Four years ago, my son was on his high school Freshman football team. At 4’11″, 95 pounds, he was strictly a “fifth quarter” player. The fifth quarter was when all of the kids who hadn’t gotten to play in the “real” game scrimmaged each other. The referees went home, so coaches came on the field and blew the whistles. The public address announcer packed up and the scoreboard was turned off. The parents of the starters were encouraged to watch and cheer, but most of them drifted out too, leaving the stands nearly vacant. But Kathy always stayed until the end.
The drama of the real game was over. It was more like watching a practice. Even though I wished the parents of the starters would stick around and try to lend some atmosphere, I could understand why they didn’t want to stay when their sons were done for the night. It was dark, getting cold and no one had had dinner. Yet every game Kathy sat among us remaining parents and cheered for the fifth quarter kids more than she had for her own boy, who was a star on the team. Each time one of them made a tackle, caught a pass, had a nice run or scored a touchdown, I’d hear her say the jersey number to herself and look it up on her roster card. Then she’d holler out, “Great tackle, Henderson!” or, “Way to go, Bowman!” Her voice echoed across the empty stadium. I know the kids heard it.
For many of them, this was as close as they came to glory. They never got to hear their names called over the stadium PA or experience the roar of the crowd as a result of something they did. But Kathy wanted to make sure that, as much as she could help it, they received recognition and cheers for their effort. With so few people in the stands, parents were too embarrassed to yell out loudly for their own kids. So she stepped in and filled the void.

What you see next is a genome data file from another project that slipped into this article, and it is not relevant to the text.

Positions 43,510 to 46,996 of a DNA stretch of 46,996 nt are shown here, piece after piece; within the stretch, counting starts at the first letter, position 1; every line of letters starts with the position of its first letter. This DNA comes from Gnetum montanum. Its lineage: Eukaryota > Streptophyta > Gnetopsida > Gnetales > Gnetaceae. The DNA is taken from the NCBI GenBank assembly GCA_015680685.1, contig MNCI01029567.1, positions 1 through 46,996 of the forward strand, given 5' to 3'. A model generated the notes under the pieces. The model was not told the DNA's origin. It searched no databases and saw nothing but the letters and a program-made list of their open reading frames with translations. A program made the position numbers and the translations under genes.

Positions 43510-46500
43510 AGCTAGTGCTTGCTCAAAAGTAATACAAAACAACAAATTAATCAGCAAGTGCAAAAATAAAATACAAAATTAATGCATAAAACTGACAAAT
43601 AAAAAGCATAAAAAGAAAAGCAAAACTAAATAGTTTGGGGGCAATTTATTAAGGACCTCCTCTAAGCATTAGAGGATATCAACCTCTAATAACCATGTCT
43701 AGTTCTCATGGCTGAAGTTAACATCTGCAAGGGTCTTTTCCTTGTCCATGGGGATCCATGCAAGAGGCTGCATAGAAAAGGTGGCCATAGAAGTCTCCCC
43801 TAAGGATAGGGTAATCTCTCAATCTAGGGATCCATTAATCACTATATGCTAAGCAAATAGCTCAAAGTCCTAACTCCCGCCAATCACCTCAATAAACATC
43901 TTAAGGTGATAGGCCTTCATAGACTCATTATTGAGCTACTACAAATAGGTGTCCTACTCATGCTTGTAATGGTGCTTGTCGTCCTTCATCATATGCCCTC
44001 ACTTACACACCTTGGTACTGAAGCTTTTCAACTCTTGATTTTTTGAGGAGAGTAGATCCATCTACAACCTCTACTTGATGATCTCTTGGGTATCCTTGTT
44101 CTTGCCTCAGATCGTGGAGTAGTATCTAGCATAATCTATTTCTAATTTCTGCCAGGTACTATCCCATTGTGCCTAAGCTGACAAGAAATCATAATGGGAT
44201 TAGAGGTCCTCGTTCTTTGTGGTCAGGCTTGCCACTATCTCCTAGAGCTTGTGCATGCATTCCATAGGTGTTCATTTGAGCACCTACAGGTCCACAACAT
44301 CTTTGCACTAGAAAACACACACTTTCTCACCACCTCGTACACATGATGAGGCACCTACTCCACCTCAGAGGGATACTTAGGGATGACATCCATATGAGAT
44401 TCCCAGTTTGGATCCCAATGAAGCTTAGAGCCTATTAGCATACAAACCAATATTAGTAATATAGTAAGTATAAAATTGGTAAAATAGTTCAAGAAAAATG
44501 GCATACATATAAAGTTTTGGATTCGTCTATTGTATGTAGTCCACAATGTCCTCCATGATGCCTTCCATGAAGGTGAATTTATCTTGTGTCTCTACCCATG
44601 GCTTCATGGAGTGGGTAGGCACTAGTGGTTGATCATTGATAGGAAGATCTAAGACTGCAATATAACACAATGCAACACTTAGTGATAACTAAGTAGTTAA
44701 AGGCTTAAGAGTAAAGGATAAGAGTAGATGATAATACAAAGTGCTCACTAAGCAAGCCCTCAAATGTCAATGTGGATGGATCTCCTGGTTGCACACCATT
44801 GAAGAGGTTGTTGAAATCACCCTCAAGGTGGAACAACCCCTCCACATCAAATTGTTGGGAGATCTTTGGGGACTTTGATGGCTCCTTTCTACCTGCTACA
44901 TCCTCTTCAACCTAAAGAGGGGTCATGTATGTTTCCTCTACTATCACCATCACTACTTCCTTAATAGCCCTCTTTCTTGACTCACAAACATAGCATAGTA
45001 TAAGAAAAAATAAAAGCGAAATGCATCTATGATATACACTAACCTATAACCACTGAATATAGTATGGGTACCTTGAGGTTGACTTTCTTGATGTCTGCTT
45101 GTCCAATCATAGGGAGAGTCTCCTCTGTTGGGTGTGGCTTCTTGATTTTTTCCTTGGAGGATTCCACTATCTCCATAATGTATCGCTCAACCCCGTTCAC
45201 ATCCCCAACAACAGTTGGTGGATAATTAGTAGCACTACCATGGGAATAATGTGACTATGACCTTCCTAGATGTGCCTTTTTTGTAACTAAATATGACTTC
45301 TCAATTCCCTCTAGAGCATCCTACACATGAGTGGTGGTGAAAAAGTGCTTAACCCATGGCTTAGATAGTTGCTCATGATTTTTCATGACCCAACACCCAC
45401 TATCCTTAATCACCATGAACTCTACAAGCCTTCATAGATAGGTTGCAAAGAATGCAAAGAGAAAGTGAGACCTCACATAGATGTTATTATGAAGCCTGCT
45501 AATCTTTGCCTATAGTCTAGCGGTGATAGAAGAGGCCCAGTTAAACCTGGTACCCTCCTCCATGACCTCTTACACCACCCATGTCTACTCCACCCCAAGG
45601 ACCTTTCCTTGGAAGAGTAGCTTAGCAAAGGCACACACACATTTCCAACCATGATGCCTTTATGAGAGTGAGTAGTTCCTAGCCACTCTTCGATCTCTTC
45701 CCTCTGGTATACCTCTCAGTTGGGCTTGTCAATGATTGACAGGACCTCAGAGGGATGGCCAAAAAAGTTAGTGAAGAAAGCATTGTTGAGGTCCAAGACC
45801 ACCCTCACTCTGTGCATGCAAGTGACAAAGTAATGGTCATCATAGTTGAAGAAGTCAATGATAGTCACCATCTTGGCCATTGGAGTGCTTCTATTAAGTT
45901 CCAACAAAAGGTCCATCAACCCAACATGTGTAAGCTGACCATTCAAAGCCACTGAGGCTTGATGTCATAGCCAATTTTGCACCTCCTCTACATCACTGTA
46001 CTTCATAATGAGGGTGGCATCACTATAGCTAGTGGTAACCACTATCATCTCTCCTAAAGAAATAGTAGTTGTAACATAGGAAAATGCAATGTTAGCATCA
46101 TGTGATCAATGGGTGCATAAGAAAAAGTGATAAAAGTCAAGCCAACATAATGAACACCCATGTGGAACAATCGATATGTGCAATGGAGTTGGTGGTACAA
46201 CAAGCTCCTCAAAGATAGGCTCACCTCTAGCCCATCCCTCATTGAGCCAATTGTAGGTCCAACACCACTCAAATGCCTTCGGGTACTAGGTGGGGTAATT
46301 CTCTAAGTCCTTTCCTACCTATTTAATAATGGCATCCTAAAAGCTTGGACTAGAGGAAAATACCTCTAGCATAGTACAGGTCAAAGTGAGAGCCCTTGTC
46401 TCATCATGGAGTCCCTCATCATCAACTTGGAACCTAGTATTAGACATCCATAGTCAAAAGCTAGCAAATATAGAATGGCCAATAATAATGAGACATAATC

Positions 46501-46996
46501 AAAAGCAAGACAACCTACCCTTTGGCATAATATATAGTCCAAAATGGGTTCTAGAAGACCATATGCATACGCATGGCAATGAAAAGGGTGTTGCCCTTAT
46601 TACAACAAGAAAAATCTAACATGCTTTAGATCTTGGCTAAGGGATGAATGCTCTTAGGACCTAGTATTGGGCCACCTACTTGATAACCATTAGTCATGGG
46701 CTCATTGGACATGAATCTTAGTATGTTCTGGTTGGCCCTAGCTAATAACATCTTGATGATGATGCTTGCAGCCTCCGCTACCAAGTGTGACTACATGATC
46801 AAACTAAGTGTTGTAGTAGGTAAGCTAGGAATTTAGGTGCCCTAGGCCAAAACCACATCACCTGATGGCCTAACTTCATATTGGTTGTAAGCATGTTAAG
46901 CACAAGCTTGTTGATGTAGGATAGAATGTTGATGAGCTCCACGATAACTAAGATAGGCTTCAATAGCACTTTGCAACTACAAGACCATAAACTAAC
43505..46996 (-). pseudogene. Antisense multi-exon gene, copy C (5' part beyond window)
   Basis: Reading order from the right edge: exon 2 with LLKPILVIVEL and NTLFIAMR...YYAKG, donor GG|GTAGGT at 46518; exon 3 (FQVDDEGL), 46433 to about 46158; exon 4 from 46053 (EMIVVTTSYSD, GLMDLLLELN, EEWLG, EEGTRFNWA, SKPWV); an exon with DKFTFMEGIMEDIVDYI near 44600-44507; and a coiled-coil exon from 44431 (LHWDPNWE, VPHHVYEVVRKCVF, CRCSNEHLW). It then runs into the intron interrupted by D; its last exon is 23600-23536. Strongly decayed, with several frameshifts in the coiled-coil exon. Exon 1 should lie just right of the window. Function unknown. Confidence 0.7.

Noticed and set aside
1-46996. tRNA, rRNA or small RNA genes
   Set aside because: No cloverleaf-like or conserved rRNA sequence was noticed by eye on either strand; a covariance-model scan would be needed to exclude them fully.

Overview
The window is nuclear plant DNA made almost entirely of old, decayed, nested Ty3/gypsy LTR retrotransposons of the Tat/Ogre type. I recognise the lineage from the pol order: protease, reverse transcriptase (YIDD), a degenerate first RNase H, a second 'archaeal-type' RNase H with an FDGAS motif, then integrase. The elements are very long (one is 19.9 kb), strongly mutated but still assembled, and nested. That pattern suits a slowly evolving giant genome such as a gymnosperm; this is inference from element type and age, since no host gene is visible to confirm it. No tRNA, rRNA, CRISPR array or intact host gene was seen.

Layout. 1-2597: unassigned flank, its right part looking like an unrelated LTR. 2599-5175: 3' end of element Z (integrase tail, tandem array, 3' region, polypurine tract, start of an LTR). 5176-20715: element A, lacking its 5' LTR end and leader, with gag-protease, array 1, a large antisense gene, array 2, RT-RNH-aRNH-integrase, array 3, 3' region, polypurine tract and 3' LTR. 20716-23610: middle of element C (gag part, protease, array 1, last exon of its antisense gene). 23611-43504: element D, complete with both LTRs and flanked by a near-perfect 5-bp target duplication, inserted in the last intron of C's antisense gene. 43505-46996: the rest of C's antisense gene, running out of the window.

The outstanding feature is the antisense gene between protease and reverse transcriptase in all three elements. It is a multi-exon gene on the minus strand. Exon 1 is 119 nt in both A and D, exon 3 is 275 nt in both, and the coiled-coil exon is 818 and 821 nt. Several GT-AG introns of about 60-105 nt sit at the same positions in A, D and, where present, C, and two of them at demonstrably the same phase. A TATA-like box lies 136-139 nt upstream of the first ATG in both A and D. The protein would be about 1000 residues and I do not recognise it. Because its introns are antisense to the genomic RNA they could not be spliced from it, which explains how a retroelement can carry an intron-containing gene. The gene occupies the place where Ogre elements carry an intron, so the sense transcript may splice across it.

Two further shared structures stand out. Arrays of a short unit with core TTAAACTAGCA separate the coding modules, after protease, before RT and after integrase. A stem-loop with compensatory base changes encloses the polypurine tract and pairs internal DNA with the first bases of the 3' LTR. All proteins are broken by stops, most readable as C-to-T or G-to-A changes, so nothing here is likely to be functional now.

Wouldn’t it be wonderful if more of us – all of us – could be like Kathy? If instead of only being concerned with the good of our own children, we sincerely wished for others to do well too? It reminds me of the nine promises to ourselves that the saint-like John Wooden said would ensure happiness. Number four was: Promise to be just as enthusiastic about the success of others as you are about your own.
Boy, that’s easier said than done. I know from experience. If another kid does well, that might mean less playing time for your son or daughter. It’s a struggle that I imagine is shared by most parents with children playing competitive sports. That’s what, to me, was so remarkable, so selfless, about Kathy.
Fast forward three years. If anyone had had a reason to quit football and just focus on baseball where size isn’t as much an issue, it would be my fifth quarter player. But he hung in there. He got to play on special teams as a JV Sophomore, and his Junior year he made Varsity and played special teams again. Finally he began to grow and fill out. Then, as a Senior, he won the starting cornerback position and had a fantastic season, earning honorable mention All-League honors on a team that went 10-2 and came within a whiff of winning the city championship. In his final home playoff game, in front of a raucous, fully-packed house, he intercepted a pass at a crucial moment, throwing the fans into a frenzy. He didn’t hear his name over the loudspeaker this night either, because it was drowned out by the crowd.
How many kids from that year’s Senior crop had been fifth quarter players as Freshmen? How many stuck with the team, at least in part, because they were made to feel special on those long-ago nights after most everyone had gone home? I know of one, for sure. Every team, from high school on down needs more parents like Kathy. And the best way for that to happen is for each of us to try to be a little more like her.
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Brian Gotta is a former professional youth baseball coach and volunteer Little League coach and board member. He is the President of CoachDeck and also author of four youth sports novels which can be found at www.sportsbooks4kids.com. He can be reached at email@example.com